I'm not entirely clear what the problem is. It sounds as though Sky might be your ISP but you're not using their hardware. But you might be referring to a satellite box as well. And what exactly do you mean by dropouts? Are you losing internet connectivity or is something else dropping out? Is your router rebooting at random? Do you get a new IP address after each dropout? What sort of internet service do you have and what are your router stats like? What sort of speed are you getting and how does it compare with BT or Sky predictions? So many questions! But they may lead to answers. If Sky is your ISP it might be worth trying out their router. I have found over the years that routers and modems are not terribly reliable and often develop faults that are only cured by buying new bits of kit.
 

BrianC1

Active Member
I don't think anything is taking out the router because my NAS stays alive during the blackout but nothing, wired or wireless, has a DSL connection. AFAIK, everything is on a static IP to prevent conflicts and nothing has touched 192.168.1.1 which is the router's default gateway.

I'll call Sky and see what their system data shows about the connection. Thanks for your help.
Have you fixed the LAN IP addresses yourself? The NAS and cameras often benefit from a fixed address but the other stuff should be happy enough without. Or are you referring to a static IP address from your ISP?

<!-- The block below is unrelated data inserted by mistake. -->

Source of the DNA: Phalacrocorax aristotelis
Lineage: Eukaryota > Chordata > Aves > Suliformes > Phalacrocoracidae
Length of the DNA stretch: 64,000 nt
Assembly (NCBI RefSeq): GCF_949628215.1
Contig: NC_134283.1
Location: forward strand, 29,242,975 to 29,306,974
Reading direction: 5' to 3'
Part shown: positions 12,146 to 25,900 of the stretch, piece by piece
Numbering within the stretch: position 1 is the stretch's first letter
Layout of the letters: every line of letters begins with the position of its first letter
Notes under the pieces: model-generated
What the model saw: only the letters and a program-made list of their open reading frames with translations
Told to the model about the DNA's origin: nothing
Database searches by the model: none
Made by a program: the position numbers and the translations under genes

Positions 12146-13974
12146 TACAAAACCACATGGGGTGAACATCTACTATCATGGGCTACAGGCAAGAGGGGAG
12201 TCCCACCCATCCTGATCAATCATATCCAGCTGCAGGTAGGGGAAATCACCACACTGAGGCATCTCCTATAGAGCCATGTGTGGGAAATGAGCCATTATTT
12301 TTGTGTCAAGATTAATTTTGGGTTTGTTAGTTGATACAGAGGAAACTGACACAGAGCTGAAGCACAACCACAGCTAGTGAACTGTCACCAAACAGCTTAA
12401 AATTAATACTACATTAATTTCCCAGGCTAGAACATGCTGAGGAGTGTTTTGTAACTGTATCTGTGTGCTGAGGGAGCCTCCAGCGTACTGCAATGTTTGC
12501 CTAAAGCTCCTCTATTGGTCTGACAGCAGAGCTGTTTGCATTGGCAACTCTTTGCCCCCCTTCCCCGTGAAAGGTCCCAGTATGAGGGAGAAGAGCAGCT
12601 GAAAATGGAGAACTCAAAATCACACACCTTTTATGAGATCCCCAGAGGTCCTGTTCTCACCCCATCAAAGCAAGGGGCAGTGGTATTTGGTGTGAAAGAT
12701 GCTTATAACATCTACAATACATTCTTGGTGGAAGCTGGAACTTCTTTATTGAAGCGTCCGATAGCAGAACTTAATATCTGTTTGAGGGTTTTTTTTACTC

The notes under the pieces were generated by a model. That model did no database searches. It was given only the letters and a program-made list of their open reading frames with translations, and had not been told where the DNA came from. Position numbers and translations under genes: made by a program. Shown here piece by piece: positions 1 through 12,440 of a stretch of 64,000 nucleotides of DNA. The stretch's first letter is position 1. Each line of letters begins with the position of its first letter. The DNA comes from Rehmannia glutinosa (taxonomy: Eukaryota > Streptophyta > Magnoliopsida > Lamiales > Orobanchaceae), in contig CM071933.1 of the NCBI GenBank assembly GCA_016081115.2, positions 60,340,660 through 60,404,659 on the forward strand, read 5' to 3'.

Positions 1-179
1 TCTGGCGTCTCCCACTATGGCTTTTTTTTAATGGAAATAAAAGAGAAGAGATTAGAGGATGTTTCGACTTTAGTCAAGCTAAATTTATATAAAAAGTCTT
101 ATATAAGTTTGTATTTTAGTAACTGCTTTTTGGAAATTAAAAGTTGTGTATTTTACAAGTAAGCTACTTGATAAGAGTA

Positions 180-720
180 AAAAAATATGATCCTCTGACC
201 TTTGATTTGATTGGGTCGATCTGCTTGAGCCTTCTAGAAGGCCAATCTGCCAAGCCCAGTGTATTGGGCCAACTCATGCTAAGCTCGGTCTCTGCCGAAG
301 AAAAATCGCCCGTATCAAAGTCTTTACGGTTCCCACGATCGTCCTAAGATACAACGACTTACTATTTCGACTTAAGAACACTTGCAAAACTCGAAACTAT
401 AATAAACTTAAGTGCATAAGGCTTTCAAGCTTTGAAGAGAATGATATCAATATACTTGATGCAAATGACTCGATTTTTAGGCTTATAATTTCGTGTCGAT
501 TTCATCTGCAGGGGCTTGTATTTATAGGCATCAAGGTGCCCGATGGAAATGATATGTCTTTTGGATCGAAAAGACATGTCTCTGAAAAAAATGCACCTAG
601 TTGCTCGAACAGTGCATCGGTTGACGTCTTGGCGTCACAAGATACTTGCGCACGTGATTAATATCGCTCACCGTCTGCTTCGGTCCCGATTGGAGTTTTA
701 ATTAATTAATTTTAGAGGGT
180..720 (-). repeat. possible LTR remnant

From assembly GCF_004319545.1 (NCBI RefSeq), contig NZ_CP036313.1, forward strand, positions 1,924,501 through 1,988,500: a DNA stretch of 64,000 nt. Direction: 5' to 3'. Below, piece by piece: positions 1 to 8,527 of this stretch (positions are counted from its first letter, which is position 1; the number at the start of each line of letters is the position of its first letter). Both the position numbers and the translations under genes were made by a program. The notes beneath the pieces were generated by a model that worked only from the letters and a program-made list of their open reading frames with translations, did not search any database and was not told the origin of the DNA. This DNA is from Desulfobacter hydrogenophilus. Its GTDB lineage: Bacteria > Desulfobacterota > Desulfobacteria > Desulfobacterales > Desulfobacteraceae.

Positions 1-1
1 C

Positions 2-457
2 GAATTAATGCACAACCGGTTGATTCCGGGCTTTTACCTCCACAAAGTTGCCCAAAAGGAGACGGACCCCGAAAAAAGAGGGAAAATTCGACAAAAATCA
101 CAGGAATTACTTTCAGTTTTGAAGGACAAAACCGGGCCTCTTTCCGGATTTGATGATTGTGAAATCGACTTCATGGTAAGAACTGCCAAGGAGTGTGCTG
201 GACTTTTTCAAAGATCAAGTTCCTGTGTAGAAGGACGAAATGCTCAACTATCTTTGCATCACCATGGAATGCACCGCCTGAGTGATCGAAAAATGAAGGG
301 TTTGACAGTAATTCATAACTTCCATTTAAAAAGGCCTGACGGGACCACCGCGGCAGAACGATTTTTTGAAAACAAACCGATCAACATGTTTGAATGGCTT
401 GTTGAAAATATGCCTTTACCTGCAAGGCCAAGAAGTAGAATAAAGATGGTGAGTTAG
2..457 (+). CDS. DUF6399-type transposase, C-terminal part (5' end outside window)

mickevh

Distinguished Member
Incidentally, it shouldn't take 5 minutes to do an IP refresh, even if the address changes. It's only 2-4 very small packets, so should happen pretty quickly.

I don't know your router, but it is reputed to be a good bit of kit. It may be worth checking out whether it has some logs that give an indication of what's happening.

If you get into battle with your ISP, it may be worth maintaining a diary of dates/times when you have problems.
 

MarcoDB

Active Member
It is possible that your Sky Router is crashing due to the network traffic that you are routing through it. What model is it and how old is it?

Have you checked that all your networking cables are OK. You could have a duff cable that works OK most of the time, but causes problems when it's disturbed; are you running any cabling under carpets or through door ways?

Do the drop outs occur at the same time that the boiler / heating, microwave, fridge-freezer or other electrical equipment is being operated?

I have a Sky Q Router (latest model, recent firmware), but use a separate switch for networking my PC in the study/office to the SteamLink hooked up to the big TV in the living room as I was getting network dropouts / stuttering when routing the traffic through the Sky Q Router using Ethernet.

You could try testing different combinations of devices connected to your network and/or tweaking their configuration. You may find that some of your devices don't play nice with other devices and/or your router and/or your switch.

Of course there is no guarantee that your switch is less buggy than your router, so it might be a case of trial and error with different switches.